Sketches for the “logged out” homepage of Last.fm. The purpose of the page is: to introduce the service, encourgae signup, and offer a taster of the content. In these initial sketches I was exploring the idea of focusing the page on the different use cases: listening to radio, scrobbling listening history, and music recommendations.
- Enhance your music collection on iPad & iPhone
- Smart playlists created for your mood and favourite genres
- Artist galleries and listening stats
- Scrobble* music to your Last.fm profile
- See who’s on tour
*scrobble: skrob·bul (ˈskrɒbəll) [verb]
To automatically add the tracks you play to your Last.fm profile with a piece of software called a Scrobbler
If I’m not scrobbling the music I hear, it doesn’t count!
To mark the 10th anniversary of scrobbling, my colleague
@stefansperber and I created this infographic showing how the top music genres have changed over the last 10 years. Stefan ran the data queries and produced vectors for the stream graph, I did the final infographic.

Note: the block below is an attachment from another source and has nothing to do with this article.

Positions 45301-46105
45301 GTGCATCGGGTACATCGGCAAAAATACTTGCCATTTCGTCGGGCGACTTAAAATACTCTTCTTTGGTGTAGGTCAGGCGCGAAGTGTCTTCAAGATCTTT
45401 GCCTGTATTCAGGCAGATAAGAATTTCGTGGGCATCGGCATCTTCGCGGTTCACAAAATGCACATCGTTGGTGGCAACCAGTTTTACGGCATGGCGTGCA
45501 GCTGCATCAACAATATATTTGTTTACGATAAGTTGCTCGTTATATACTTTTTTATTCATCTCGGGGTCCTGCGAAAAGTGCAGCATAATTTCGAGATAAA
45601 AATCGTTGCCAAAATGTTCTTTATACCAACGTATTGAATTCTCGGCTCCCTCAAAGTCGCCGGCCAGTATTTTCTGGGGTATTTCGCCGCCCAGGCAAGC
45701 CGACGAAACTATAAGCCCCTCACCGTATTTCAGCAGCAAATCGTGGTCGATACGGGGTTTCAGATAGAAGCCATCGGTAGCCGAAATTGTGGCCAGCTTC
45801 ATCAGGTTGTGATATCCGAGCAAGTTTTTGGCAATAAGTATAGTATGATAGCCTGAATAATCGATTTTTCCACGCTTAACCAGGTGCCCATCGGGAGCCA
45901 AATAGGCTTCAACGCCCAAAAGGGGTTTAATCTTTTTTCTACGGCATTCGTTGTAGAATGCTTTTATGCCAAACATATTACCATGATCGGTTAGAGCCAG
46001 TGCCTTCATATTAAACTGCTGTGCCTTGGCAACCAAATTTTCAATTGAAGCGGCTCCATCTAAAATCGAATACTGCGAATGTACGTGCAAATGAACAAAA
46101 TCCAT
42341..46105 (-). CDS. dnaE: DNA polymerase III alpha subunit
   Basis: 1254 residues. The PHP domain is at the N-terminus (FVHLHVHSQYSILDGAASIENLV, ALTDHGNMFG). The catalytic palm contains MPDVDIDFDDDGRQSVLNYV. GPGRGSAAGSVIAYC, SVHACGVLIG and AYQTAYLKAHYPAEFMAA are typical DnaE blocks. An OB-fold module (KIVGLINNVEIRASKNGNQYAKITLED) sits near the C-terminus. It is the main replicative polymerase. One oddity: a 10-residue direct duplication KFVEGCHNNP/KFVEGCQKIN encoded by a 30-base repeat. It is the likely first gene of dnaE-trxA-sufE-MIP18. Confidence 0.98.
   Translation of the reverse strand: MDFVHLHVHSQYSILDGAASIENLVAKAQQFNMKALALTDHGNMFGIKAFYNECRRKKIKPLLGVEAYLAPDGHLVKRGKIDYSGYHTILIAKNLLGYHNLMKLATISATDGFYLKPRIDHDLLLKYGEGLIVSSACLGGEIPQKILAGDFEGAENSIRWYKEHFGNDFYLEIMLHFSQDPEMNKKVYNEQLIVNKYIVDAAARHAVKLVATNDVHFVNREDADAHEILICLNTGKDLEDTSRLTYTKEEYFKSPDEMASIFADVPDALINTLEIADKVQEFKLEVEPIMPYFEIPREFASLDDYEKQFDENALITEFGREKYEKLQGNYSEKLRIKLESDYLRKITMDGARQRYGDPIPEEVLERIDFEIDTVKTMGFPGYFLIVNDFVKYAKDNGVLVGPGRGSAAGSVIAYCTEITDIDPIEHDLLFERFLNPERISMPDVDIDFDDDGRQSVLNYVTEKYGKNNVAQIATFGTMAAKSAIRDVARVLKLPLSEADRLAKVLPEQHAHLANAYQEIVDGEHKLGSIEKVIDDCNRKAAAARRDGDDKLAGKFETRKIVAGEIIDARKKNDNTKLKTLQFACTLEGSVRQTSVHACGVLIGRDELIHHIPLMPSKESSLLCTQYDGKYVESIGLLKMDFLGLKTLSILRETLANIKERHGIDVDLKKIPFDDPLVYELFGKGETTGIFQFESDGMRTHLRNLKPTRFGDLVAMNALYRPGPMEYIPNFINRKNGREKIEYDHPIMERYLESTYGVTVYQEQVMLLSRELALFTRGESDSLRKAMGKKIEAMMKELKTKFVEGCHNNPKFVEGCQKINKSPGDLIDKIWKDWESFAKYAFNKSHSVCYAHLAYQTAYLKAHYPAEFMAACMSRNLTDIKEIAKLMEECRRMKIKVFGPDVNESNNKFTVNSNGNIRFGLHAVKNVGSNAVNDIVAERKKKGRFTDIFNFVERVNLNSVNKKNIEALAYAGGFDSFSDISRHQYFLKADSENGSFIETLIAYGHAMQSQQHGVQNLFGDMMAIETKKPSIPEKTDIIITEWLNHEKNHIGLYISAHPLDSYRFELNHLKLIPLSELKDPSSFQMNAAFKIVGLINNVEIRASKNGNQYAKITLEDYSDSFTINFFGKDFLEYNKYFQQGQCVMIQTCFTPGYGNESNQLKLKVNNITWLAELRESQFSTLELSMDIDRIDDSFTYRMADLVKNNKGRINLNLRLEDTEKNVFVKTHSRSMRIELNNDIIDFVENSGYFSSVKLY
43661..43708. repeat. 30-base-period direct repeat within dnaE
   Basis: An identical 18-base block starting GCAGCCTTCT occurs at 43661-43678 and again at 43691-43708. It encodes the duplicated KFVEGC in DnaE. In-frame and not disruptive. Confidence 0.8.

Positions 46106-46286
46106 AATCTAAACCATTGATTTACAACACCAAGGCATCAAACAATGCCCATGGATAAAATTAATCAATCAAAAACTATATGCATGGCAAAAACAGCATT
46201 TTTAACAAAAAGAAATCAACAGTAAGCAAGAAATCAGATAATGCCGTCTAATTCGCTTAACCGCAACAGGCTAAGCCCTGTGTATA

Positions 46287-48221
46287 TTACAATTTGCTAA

My dear colleague
@dawhiting had the idea of looking at the scrobble graphs for the top 10 Christmas songs leading up to the 24th Dec. Over the last few years there has been a consistent spike. I did a bit of “pretty” work and now we have this year’s Christmas card design.
The Audioscrobbler software is 10 years old and Last.fm is celebrating this revolutionary innovation.
The logo takes elements from exisiting branding assets.
scrobble: skrob·bul (ˈskrɒbəll) [verb]
To automatically add the tracks you play to your Last.fm profile with a piece of software called a Scrobbler
If I’m not scrobbling the music I hear, it doesn’t count!
Wireflows for the local music library stats and playlists app I’m working on.
Obsessive, fussy… Me?
When designing an appdesigners take great care over the UI and the fine details. Apple provide a lot of built-in UI styling in the SDK for developers to produce apps of a consistent quality. However, when Apple create their own apps they add an extra layer of detail and finish that is not supplied in the SDK, this extra quality is hard to achieve out-of-the-box.